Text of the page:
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Entries in Body Scanners (2)

Tuesday
Feb152011

Senate Votes to Make Misuse of TSA Body Scans a Federal Crime

Photo Courtesy - Getty Images(WASHINGTON) -- In the wake of last year’s uproar over leaked airport body scan images, the Senate voted unanimously Tuesday to make it a federal crime to misuse the images.

The amendment to the $35 billion FAA reauthorization bill would ban the distribution of body scan images taken in airports or other federal buildings. Under the proposal, anyone who records or distributes the images would face up to a year in prison and a $100,000 fine.

“This law sends a loud and clear message to the flying public, not only will we do everything we can to protect your safety, we will also do everything we can to protect your privacy,” Sen. Chuck Schumer, D-N.Y., said in a paper statement. “As we put in place new technologies to detect and capture those who wish to do us harm, we need to do everything we can to protect the privacy rights of the air travelers.”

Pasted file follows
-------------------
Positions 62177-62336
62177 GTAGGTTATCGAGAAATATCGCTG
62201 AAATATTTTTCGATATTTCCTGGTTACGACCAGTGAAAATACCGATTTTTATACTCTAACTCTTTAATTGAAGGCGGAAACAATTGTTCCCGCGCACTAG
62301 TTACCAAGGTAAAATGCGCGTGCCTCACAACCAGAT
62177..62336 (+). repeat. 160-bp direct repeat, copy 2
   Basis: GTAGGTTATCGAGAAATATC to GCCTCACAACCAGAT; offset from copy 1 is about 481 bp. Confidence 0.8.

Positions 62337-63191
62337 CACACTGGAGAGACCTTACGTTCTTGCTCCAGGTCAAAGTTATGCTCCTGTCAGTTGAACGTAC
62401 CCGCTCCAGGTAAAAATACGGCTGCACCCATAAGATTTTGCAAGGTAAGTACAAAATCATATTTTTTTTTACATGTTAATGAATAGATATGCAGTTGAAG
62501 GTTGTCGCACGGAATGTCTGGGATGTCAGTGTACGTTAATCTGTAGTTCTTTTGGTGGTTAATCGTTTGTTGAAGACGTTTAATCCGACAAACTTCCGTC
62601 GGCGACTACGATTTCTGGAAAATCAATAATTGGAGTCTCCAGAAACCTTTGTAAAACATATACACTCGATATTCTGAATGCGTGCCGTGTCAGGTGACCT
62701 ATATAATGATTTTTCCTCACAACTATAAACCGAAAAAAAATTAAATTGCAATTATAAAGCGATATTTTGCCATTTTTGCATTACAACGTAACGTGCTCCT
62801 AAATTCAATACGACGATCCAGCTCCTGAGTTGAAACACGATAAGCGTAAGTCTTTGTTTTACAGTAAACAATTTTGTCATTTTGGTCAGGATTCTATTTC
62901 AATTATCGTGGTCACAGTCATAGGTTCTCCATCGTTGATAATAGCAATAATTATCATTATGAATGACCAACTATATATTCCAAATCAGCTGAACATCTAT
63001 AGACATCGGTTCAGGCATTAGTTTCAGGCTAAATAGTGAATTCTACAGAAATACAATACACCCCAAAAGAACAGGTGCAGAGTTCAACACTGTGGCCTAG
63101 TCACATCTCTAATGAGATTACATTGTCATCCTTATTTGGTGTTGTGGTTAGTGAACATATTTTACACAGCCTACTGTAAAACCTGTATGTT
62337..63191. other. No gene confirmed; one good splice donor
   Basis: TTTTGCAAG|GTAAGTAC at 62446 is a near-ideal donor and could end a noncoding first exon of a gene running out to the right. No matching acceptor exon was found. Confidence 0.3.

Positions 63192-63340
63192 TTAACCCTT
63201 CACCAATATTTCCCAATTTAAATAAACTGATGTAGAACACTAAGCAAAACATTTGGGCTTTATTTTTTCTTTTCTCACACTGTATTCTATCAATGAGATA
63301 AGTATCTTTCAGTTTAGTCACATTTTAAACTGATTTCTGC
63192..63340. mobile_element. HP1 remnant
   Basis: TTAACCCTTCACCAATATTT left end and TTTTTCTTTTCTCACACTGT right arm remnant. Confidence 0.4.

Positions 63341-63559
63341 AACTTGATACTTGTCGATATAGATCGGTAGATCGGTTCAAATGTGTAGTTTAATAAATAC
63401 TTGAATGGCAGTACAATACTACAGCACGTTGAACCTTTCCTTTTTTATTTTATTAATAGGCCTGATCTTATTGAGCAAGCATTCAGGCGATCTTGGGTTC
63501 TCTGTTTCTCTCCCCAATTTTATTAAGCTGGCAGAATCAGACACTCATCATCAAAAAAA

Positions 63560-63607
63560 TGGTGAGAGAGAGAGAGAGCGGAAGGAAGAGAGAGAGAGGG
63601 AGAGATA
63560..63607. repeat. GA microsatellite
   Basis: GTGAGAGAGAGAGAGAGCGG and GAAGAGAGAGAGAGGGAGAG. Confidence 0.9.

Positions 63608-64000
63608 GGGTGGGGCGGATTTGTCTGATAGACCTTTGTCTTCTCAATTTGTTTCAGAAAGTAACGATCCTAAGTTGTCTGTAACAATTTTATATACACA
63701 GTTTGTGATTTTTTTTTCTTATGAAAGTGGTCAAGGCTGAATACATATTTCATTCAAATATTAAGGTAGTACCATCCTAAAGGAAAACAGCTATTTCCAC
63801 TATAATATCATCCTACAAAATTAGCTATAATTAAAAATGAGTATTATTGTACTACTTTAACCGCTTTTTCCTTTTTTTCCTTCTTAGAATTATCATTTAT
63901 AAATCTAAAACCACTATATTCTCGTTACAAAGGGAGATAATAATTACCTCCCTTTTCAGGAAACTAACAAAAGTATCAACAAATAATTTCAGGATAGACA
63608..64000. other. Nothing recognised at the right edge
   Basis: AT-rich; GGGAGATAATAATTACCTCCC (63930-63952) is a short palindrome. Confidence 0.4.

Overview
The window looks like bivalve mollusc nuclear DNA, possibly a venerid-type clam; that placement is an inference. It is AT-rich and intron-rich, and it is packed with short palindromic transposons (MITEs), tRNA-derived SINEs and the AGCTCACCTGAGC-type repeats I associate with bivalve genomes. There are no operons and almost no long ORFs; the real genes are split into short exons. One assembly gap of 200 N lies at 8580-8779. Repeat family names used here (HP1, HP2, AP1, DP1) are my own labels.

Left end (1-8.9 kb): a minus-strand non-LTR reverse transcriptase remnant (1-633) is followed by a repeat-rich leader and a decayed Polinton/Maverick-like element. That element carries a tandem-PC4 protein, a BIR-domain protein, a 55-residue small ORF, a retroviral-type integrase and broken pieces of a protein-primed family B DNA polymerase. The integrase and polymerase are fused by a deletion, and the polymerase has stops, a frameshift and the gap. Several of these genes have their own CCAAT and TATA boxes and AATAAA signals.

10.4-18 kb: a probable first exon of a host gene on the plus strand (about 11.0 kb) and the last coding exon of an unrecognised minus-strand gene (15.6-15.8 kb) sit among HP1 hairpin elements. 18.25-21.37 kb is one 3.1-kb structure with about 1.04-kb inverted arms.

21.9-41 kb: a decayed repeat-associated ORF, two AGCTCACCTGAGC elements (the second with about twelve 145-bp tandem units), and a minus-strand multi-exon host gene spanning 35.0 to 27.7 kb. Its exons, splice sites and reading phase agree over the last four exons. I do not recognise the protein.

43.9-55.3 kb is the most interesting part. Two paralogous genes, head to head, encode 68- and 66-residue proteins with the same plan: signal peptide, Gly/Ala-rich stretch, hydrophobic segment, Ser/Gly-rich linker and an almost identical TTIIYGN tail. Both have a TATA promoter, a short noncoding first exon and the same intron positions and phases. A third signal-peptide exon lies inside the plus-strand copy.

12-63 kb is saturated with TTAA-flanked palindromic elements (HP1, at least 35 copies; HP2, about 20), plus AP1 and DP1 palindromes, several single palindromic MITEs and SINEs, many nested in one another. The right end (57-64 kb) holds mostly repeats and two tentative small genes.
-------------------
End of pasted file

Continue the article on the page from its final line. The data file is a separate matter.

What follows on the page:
Senate Majority Leader Harry Reid said Monday night that he hopes to bring the complete FAA bill to a full Senate vote later this week.

Copyright 2011 ABC News Radio

Tuesday
Feb012011

TSA Unveils New Body Scanner; Seeks to Increase Privacy

Photo Courtesy - Getty Images(LAS VEGAS) -- The Transportation Security Administration is unveiling a new, more modest full-body scanner Tuesday at McCarran International Airport in Las Vegas.

The current scanners show the detailed contours of the participant's body on a screen and are viewed only by a second screener in a private room, where they would report back to the checkpoint if they see anything suspicious.

The new software will show a generic, chalk-like outline of a body that will be identical for all passengers. If there is a threat, a red box will appear on the outline at the location of the object. If there is no threat, an "OK" will appear on the screen without an outline.

It will also allow the passengers to see what the TSA agents see when they step through the scanner. With the new generic body outlines, there is no need for a second screening of the images in another room.

The new system is being tested to determine if it can provide the same level of security as the previous, more controversial model.

The new software will be tested at Hartsfield Jackson Atlanta International and Ronald Reagan Washington National Airport in the next few days. Complete testing will take 45 to 60 days.

Copyright 2011 ABC News Radio







ABC News Radio